Susie Knows Home Safety Tips

It was Benjamin Franklin who said, “An ounce of prevention is worth a pound of cure” and the start of the year is a good time to invest in some preventative measures for your home. Turn that rainy day into a winter checkup … and show the kids what you’re doing so they learn some home safety basics too!

  • Check your smoke detectors. It might feel like you just checked ’em, but have you noticed the time vortex we’re in? It seems like just yesterday we all bought our home breadmaking books with plans to conquer quarantine sourdough … well, that was about 2 years ago. Since the pandemic started, we should’ve checked our smoke detectors over 20 times! (I haven’t … but I should have! Do it once a month.)
  • Check your carbon monoxide detectors. From the office of State Fire Marshal, Oregon laws require all homes being sold or rented to have working CO alarms, if they meet any of the following:
    • Homes that contain a CO source.
    • 2011 or newer homes, regardless of the presence of a CO source.
    • Existing home undergoes reconstruction, alteration, or repair in which a building permit is required.
From: https://www.oregon.gov/osp/Docs/COAlarmLaw2016.pdf
  • Check your Fire Extinguisher. Is it older than your child … who’s now in college … Might be time to replace! Check the gauge to make sure it’s in the green. For a deep dive on fire extinguisher safety, go here!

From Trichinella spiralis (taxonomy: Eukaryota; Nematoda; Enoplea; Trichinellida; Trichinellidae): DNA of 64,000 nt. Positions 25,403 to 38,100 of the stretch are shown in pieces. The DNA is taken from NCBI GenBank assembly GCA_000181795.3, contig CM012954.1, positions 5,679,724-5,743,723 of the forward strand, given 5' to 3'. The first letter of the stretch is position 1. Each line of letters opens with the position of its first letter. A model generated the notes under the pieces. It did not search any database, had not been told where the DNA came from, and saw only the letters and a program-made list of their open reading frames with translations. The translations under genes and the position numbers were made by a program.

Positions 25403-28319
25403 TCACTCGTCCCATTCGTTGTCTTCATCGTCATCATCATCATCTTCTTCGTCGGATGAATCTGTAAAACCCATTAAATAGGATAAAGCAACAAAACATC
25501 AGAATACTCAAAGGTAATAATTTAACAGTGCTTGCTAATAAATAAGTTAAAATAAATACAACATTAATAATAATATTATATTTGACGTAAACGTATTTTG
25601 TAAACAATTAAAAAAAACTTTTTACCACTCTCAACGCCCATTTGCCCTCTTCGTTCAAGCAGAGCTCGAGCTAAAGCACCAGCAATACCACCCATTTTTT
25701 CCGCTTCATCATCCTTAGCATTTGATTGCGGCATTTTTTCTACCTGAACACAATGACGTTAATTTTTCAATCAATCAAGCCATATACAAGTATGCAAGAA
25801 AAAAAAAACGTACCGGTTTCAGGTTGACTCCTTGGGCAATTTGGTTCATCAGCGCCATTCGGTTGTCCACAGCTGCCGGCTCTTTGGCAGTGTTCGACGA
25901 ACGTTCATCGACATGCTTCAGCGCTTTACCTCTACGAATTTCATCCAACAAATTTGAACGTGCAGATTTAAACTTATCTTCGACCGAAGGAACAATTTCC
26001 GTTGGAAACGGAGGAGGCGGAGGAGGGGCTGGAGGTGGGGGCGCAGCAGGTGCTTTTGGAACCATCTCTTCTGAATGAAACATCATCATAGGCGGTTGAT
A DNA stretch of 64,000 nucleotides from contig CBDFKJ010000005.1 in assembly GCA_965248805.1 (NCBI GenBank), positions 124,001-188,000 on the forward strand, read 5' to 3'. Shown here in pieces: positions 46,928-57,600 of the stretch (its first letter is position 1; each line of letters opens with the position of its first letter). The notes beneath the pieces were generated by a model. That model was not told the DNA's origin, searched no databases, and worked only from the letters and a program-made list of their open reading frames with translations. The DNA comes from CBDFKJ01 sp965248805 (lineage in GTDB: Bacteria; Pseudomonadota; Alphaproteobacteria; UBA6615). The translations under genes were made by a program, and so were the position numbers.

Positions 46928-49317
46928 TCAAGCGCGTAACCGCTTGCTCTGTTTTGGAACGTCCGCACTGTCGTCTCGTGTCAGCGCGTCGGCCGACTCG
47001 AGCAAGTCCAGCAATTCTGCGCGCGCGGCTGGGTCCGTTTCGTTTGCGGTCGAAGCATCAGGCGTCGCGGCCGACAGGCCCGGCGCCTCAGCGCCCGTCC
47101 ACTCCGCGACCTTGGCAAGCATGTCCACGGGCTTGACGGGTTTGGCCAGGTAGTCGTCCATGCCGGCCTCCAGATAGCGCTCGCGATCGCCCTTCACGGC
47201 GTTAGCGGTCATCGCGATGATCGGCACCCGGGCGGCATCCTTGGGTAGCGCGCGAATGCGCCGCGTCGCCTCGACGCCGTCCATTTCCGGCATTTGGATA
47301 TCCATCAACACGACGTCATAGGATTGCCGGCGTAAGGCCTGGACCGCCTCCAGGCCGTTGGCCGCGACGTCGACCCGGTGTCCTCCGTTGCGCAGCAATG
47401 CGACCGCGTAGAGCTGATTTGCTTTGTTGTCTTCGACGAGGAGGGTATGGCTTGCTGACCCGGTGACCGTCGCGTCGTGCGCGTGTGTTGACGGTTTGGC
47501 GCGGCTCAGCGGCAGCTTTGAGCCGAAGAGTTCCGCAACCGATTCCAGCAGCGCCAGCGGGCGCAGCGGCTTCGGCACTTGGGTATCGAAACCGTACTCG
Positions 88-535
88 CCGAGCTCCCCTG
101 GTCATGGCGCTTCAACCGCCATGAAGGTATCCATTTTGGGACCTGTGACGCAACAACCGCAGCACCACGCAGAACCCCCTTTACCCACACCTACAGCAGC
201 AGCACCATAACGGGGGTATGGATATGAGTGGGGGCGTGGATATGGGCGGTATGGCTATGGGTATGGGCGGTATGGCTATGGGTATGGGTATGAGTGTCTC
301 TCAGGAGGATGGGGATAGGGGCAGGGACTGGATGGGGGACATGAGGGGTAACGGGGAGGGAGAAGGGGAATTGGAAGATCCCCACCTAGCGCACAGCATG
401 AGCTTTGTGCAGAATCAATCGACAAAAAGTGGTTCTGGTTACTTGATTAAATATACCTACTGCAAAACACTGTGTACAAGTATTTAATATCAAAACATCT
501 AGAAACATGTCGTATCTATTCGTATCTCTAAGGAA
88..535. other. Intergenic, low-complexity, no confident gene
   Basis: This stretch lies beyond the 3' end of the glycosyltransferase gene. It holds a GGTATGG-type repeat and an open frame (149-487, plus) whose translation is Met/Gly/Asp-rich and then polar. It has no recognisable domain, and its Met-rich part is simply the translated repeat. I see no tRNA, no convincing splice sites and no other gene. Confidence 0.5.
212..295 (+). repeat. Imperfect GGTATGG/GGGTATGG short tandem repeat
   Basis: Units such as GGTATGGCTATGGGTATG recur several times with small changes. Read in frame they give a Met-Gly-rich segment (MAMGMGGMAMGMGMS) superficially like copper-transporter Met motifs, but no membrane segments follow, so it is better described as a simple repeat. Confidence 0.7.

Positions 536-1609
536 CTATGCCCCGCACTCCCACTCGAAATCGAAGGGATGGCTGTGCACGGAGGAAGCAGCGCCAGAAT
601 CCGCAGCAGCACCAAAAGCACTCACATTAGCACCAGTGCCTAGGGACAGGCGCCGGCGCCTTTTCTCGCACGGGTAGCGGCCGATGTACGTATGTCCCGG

• Clean gutters. This prevents rot and prevents critters from getting too cozy in the debris.
  • Install weather stripping. Got a drafty door letting too much cold in? Weather stripping to the rescue, keeping you warmer and saving you money on utilities.
  • Clean fireplaces & chimneys. They can get gunky when they go too long without a clean and said gunk (“creosote” technically) can become highly flammable when it sits too long in its own … gunk!
  • Insulate your pipes. A burst pipe leads to water damage which leads to an expensive headache. There are different insulation techniques for different pipes and I found this one from Consumer Reports to be a good primer.
  • Have a back-up plan for a snow-induced power outage. Flashlights, batteries, extra charging packs for our myriad devices. Canned food (don’t forget the can opener.) Wine (don’t forget the bottle opener.) Oh, and maybe a paperback book … remember them?!

Home you’re staying warm and safe and that your new year is off to a great start!

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